Stove Notes: Simon Hopkinson explains that Pavlova, a pudding that's fit for a star, requires a magic transformation...
From INTELLIGENT LIFE magazine, May/June 2012
I like a recipe to remain as close to its creator’s intentions as possible. It’s not that I’m interested in historical cookery; nor do I mind cooks tweaking recipes—“I always like to add my personal touch, Margery, don’t you?”—as long as I don’t have to eat the result. Replacing the lemon juice in a hollandaise sauce with, for instance, lime juice. Or using anything other than gin, vermouth and lemon in a Martini.
But when published recipes for classic dishes are simply incorrect—whether due to ignorance or arrogance—I get rather cross. Particularly when these recipes come from popular, respected sources, as many readers will never know what they’ve been missing. So it is with the glorious Pavlova cake, often misrepresented as a “big meringue”.
A true Pavlova is not simply a big meringue, but a particularly special bit of baking. Cooked egg white emerges from the oven as a soft, marshmallowy cake with a delicately golden, crusted exterior, a magic transformation that only occurs with the help of two crucial ingredients: cornflour and vinegar. I’m not exactly sure of the science, but I believe the vinegar’s acidity quickly denatures—or sets—the protein of the egg white, while the starchy cornflour adds the necessary squishy, cake-like body. To omit these negates the whole point of the recipe; to omit them and still call the thing a Pavlova is tantamount to heresy.
I think I may have been about 15 when I first saw a picture of a Pavlova, lusciously photographed in a 1970s issue of Cordon Bleu magazine. Well, it certainly caught this keen teenager’s eye: crusted meringue, very gently gilded by the lowest heat of an oven, topped with folds of whipped cream and a layer of scented soft fruits. Quite simply, it demanded to be made. The method here is close to the one that I followed that first time.
Firstly, the oven needs to be low. Whereas an ordinary meringue can be heated at a temperature so low it’s more dried than cooked, a Pavlova’s marshmallowy interior requires actual cooking, albeit slowly; 150?C/gas mark 2 is about right. Choose a loose-bottomed, deep and, preferably, non-stick cake tin—if it has slightly sloping sides, all the better for the final look of the cake, but no matter if it doesn’t. Line the base of the tin with a circle of dampened greaseproof paper. Generously butter the sides of the tin, then dust this with caster sugar, shaking off any excess. Whip four large egg-whites together with a pinch of salt, using an electric mixer—nobody’s going to whip by hand these days, though you’ll get a better, airier texture if you do—until they’ve formed soft, satin-like peaks. With the motor still running, introduce, in heaped tablespoonfuls, 250g of caster sugar, and keep whipping until the meringue is stiff and shiny. Finally, quickly—but thoroughly —beat in two heaped teaspoons of cornflour, one dessertspoon of cider or white-spirit vinegar and one teaspoon of pure vanilla extract.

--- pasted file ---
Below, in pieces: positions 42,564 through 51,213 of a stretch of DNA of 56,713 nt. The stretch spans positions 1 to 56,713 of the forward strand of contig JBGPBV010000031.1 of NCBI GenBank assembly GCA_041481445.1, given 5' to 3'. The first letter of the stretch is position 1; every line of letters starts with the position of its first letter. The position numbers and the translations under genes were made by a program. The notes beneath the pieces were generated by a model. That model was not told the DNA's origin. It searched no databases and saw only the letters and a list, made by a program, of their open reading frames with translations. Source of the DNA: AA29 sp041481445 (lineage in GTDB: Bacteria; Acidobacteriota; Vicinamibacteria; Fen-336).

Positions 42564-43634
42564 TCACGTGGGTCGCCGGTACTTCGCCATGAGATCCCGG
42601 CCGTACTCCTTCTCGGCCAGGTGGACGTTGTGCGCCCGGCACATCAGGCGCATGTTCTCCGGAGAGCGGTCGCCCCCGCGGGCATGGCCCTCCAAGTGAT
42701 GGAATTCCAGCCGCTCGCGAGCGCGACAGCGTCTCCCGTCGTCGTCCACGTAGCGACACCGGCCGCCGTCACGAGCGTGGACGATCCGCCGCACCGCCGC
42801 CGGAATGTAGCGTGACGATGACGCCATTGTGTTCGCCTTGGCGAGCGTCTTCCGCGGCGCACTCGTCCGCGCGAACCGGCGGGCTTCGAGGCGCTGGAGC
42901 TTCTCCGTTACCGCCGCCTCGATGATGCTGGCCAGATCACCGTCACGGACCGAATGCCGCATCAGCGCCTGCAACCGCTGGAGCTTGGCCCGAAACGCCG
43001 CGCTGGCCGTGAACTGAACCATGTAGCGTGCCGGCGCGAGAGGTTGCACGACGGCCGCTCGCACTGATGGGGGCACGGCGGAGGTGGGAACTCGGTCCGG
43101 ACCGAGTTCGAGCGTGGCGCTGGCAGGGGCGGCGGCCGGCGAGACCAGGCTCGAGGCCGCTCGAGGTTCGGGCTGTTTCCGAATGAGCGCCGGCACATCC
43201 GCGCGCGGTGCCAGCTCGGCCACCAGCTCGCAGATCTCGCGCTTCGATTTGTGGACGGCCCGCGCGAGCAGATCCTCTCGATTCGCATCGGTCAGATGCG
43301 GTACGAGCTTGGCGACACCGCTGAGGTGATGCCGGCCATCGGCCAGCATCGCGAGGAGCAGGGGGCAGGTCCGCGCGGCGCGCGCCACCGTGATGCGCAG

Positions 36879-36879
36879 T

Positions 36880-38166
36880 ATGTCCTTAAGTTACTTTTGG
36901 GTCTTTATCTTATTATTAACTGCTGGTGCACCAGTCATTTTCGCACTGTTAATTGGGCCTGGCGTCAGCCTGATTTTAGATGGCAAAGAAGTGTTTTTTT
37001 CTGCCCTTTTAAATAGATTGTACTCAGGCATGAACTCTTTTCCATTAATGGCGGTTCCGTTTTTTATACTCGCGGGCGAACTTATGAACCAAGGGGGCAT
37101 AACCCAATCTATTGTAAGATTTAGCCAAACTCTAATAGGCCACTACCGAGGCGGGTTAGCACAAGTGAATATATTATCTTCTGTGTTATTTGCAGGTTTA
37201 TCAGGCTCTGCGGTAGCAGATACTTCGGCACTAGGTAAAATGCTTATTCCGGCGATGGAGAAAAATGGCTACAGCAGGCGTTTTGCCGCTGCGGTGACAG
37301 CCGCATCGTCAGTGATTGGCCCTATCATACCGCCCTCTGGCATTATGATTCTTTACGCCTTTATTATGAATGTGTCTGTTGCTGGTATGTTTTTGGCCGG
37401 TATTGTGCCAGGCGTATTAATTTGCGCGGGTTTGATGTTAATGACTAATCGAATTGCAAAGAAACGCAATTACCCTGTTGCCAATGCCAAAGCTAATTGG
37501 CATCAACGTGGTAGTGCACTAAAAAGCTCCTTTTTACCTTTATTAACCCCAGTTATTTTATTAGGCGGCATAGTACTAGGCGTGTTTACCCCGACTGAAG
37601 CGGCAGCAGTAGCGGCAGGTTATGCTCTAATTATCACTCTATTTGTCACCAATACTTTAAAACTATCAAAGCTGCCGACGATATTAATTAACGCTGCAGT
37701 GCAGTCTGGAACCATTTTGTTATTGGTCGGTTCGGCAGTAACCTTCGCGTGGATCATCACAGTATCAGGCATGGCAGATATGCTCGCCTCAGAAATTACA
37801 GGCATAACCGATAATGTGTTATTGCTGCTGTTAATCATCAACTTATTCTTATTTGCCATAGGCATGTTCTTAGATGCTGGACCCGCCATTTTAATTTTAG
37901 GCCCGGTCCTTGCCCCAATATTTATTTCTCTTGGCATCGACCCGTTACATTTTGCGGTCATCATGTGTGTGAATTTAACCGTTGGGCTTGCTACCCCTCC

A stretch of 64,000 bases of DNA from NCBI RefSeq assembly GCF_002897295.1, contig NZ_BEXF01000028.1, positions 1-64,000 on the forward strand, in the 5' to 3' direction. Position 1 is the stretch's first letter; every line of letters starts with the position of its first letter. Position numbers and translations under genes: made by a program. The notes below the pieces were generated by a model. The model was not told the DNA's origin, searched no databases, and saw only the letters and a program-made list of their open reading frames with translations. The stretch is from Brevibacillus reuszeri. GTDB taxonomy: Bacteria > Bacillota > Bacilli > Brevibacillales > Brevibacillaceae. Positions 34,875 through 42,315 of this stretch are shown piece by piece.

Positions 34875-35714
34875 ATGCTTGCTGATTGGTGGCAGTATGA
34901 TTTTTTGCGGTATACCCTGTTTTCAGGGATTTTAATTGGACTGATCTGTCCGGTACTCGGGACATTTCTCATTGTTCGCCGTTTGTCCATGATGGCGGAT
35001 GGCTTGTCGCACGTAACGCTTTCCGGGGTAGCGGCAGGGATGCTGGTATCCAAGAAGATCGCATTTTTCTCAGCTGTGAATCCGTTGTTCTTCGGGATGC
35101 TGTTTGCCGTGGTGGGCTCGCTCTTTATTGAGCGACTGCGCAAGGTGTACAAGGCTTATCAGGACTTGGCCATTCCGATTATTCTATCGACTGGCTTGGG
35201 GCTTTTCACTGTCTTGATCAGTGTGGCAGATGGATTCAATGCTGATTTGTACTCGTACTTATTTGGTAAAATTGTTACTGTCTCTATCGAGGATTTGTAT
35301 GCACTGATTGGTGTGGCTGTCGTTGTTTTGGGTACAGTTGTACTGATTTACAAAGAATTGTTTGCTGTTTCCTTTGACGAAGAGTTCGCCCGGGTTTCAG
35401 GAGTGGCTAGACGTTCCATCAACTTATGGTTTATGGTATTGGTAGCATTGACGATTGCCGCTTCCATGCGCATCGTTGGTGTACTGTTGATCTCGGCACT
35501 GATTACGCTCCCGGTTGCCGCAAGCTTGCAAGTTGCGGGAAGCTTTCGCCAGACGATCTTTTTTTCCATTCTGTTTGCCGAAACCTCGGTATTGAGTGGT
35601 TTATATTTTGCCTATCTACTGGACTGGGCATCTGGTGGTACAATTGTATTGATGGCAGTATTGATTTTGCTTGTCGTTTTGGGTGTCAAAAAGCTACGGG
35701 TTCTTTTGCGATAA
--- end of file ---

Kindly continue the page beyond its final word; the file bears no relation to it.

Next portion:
Carefully pile the mixture into the cake tin and smooth the surface with a dampened spatula. Strew it lightly with caster sugar and then bake for an hour to an hour and a quarter, until the cake has risen somewhat, developed a golden, cracked crust, and is springy when prodded with a finger. If you’re satisfied, close the oven door and switch off the heat. Leave it there until completely cold; this is important, to make sure it doesn’t sink.
Once it’s cool, run a small, sharp knife around the inside of the tin, unmould the cake and turn it out onto a presentable plate. Peel off the circle of greaseproof paper, then pile onto the soft surface some lightly whipped and sweetened cream in thick folds. For me, the only further decoration needed is a very generous slewing of freshly scooped passionfruit pulp: about a dozen well-wizened fruits should do the trick.
Some say that this recipe originated in Wellington, New Zealand, in the mid-1920s, created by a chef for the ballerina Anna Pavlova while she stayed at his hotel. It’s also claimed that it was created in a hotel kitchen in Perth, Australia, in 1935—presumably while Miss Pavlova was there, too. Who really knows? Either way, I hope what she ate was this meringue confection. Cornflour and vinegar included.
Egg whites These will keep in the fridge for at least a month, in a sealed container — if you have a stash, for this recipe you need 120g of whites.
Passionfruit Try to find fruit that look entirely shrivelled; the scent will be immeasurably more intense.
Cream Do not be tempted to use whipping cream for covering your Pavlova. Only double (aka heavy) cream will be thick enough for the purpose.
Simon Hopkinson is the author of "Roast Chicken and Other Stories". He is "The Good Cook" on BBC1
Illustration Cath Riley